OMGosh! Can we talk about Bill Nye and his amazing transformation from a very mediocre comedian/actor/mechanical engineer into an expert on all things science? He totally, like, proved it with that song and dance that Rachel Bloom performed on his new show. No, no, don't look it up. You'll hate it. Well, if you do look it up and watch it, just trust me that it's horrendous. I could only get through a little bit of it. It's called "My Sex Junk." And if you do watch it, don't say I didn't warn you. (shudder)

But I digress. Bill Nye the Psycho Guy is not something I want to discuss right now. I want to discuss miracles.

The Miracle

I could go on and on about faith (and I have already, though I haven't published any of those posts), but it all boils down to this: each of us has to learn that when you lay your burdens at the Lord's feet, leave them there and don't pick them up again. Picking them up again to worry and stew over them entirely defeats the whole purpose of laying them at the Lord's feet in the first place. Picking them up again shows a lack of faith. Laying them at His feet and then leaving them there with a lighter heart, trusting that He knows your needs, is what builds faith.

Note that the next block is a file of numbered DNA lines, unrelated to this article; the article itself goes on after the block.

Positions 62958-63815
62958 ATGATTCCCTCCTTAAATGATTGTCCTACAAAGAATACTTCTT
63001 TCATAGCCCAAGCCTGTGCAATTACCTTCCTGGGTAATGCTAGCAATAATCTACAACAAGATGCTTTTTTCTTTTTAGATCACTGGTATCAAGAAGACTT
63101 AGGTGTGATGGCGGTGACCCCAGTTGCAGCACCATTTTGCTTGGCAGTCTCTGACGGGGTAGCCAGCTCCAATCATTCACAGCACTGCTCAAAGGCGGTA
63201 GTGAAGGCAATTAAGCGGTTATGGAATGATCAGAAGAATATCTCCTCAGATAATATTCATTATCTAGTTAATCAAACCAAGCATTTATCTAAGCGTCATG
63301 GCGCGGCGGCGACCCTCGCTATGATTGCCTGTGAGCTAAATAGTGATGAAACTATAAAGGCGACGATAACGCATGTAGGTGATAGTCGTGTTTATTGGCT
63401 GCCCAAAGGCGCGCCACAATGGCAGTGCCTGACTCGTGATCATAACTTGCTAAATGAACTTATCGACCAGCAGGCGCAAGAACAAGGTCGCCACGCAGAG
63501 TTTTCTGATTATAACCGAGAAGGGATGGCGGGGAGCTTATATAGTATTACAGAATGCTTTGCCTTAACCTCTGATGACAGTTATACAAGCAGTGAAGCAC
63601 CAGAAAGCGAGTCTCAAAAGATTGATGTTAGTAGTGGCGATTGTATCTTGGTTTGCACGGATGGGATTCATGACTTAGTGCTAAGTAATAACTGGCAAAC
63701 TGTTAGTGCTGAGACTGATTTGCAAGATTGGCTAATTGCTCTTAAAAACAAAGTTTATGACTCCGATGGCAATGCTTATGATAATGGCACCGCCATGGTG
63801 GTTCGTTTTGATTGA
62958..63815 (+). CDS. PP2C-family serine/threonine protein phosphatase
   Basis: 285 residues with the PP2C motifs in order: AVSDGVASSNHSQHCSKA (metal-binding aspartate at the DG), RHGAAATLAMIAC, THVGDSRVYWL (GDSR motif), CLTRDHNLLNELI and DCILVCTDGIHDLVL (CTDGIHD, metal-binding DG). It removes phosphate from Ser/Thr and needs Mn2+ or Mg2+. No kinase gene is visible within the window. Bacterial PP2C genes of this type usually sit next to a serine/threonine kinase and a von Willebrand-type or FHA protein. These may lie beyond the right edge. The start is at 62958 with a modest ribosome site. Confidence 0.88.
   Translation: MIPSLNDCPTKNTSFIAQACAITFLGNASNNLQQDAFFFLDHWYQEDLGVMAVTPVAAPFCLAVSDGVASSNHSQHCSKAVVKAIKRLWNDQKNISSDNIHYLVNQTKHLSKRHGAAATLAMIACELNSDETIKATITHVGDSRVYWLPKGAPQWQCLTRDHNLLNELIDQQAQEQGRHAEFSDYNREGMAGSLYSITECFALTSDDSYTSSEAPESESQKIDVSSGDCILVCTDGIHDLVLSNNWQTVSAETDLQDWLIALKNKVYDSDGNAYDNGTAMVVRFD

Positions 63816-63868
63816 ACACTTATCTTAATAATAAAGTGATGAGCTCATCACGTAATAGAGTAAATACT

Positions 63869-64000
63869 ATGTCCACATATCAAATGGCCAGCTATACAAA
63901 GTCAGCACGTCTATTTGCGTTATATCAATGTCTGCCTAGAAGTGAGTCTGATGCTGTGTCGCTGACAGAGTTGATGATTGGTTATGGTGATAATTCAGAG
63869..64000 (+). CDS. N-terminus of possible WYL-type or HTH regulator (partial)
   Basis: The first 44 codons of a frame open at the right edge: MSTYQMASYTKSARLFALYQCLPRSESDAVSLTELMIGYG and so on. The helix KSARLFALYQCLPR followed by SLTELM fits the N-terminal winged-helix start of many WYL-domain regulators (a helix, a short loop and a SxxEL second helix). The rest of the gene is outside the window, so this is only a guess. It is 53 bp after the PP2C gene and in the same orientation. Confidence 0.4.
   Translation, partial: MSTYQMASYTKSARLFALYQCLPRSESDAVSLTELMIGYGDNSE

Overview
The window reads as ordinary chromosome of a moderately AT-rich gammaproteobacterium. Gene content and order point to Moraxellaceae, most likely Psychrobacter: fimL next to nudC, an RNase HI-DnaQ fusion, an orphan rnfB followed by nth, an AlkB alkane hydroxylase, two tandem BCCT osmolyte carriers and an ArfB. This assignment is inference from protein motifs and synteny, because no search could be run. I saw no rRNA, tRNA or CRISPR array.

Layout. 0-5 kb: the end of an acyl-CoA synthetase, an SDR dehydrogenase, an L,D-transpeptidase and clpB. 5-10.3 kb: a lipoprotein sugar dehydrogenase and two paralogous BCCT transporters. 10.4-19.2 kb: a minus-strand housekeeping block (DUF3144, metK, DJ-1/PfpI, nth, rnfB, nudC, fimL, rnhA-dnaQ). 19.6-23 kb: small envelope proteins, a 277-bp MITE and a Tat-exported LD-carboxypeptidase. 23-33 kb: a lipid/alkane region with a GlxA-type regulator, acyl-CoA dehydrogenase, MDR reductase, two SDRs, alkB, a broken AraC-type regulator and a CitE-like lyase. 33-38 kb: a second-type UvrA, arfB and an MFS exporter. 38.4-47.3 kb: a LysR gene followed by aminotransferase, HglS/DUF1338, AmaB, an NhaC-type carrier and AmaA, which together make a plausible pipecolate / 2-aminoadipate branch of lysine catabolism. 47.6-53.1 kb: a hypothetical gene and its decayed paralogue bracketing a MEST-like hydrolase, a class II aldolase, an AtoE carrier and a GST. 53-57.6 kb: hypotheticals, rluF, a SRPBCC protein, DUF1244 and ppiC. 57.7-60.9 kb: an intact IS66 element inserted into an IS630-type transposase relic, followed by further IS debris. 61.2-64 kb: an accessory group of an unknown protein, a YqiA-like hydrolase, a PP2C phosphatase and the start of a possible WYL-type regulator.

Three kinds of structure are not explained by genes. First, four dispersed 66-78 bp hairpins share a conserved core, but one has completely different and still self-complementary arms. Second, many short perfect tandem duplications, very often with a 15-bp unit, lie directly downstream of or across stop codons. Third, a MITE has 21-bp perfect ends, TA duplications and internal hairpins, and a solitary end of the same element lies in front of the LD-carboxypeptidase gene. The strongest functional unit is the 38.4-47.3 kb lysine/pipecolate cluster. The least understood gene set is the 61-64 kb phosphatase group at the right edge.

Not that that's an easy lesson. It's taken me years. A lifetime, really. And I'm generally a laid-back person.

I believe you know that I told my last writing client to take a hike, as I did mention it two posts back. When they recently said, "Hey, after all this time of you doing excellent work for us, how about we cut your rates to less than half?" I responded, "Hey, how about I don't work for you anymore?"

It wasn't just ego, which I did try to suppress in order to look at their offer objectively. I mean, yeah, I was insulted, but I did consider whether or not I could still work for them and not feel overwhelming resentment, because money. Conclusion: nope. I'm human, not a robot. I was already charging them rates on the lower end for my work as a professional writer, so I didn't see any advantage to tying up my time and mental energies writing for them for pennies.